What will you do with the staples?
JK

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@contentandwell – The family of the donor had already agreed to the donation, but wanted to gather for a final goodbye. Life support was supposed to turned off at Noon AZ time, but I think it was delayed based on the surgery time change. They told me that the donor was male and 40 yrs of age, so I joke that I have a younger man in my life (I'm 57 yrs old)! My glucose went high with the Prednisone I am taking, but my diet was unrestricted. Hate having to use insulin again, but I'm on the Prednisone taper and things are getting better.

My scar is only 18" but the staples were pretty close together. When I was healthy I used to create kiln-formed glass art so I hope to use some glass pieces to surround the staples which I will lay out in a path – symbolizing the journey from health to illness to health. Still not able to focus enough to work with glass,but I'm in no rush.

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@amyintucson

@contentandwell – The family of the donor had already agreed to the donation, but wanted to gather for a final goodbye. Life support was supposed to turned off at Noon AZ time, but I think it was delayed based on the surgery time change. They told me that the donor was male and 40 yrs of age, so I joke that I have a younger man in my life (I'm 57 yrs old)! My glucose went high with the Prednisone I am taking, but my diet was unrestricted. Hate having to use insulin again, but I'm on the Prednisone taper and things are getting better.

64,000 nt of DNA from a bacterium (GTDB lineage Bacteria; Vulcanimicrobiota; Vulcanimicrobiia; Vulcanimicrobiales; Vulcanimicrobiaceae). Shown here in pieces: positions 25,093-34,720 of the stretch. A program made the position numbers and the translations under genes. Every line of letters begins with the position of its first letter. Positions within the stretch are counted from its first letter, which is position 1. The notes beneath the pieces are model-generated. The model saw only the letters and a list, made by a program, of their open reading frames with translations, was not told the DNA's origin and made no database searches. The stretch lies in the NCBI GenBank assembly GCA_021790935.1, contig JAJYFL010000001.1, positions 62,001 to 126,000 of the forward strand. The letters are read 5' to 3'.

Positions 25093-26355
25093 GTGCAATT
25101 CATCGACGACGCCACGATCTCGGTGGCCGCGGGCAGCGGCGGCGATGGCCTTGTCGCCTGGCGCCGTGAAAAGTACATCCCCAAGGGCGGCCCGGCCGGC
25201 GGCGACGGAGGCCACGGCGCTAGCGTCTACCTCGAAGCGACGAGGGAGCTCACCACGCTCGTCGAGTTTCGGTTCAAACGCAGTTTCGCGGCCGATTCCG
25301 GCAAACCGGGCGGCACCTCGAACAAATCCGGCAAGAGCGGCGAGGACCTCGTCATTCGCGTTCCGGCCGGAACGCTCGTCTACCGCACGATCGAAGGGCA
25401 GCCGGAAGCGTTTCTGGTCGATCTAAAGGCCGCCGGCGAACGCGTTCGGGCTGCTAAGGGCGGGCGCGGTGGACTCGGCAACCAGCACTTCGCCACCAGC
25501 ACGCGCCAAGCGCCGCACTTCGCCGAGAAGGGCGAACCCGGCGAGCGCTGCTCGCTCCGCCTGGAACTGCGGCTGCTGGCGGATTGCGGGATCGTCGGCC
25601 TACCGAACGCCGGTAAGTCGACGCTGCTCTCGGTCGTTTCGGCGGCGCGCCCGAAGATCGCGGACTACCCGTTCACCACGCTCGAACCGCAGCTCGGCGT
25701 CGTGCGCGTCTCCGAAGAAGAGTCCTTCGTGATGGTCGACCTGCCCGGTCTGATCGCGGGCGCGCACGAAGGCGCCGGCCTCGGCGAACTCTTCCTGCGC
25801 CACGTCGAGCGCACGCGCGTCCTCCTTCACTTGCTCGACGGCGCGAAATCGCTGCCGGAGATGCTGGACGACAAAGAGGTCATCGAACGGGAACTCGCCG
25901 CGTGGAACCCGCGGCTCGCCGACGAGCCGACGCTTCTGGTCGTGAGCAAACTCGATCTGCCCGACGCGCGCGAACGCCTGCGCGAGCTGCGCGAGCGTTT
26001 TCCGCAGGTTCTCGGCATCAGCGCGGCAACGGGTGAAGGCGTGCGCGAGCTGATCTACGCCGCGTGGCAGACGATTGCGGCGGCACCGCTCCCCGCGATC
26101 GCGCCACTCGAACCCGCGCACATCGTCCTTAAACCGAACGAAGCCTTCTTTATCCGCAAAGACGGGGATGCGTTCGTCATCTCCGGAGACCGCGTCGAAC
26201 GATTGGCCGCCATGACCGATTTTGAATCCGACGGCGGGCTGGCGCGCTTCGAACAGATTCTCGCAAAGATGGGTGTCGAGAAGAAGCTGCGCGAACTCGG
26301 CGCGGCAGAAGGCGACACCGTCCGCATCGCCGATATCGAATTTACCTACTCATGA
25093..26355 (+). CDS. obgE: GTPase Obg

My scar is only 18" but the staples were pretty close together. When I was healthy I used to create kiln-formed glass art so I hope to use some glass pieces to surround the staples which I will lay out in a path – symbolizing the journey from health to illness to health. Still not able to focus enough to work with glass,but I'm in no rush.

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@amyintucson I hope when you do create your glass art using the staples that you will post a picture here on Connect. I would love to see it. It never even occurred to me to ask for the staples. They were not painful but I was glad to have them gone because that was a step forward in recovery.
I figure that I am much younger too, my donor would be 36 now. Many people do think that we are affected in ways by who the new organ was once a part of. I don't think I subscribe to that. I actually have wondered if she may have had IBS though because I seem to have developed that since the transplant. I think that the immunosuppressants can affect some people that way though, so I am sure it is that.